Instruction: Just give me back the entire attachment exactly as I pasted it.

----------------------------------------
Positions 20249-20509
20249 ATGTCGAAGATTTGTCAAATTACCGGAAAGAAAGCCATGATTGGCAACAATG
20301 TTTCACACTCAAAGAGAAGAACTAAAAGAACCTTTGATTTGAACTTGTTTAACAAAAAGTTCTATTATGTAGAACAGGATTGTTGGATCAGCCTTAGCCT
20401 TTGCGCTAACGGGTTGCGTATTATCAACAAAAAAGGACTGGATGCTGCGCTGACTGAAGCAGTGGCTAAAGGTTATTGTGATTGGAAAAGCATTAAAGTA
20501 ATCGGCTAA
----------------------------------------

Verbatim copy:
Positions 20249-20509
20249 ATGTCGAAGATTTGTCAAATTACCGGAAAGAAAGCCATGATTGGCAACAATG
20301 TTTCACACTCAAAGAGAAGAACTAAAAGAACCTTTGATTTGAACTTGTTTAACAAAAAGTTCTATTATGTAGAACAGGATTGTTGGATCAGCCTTAGCCT
20401 TTGCGCTAACGGGTTGCGTATTATCAACAAAAAAGGACTGGATGCTGCGCTGACTGAAGCAGTGGCTAAAGGTTATTGTGATTGGAAAAGCATTAAAGTA
20501 ATCGGCTAA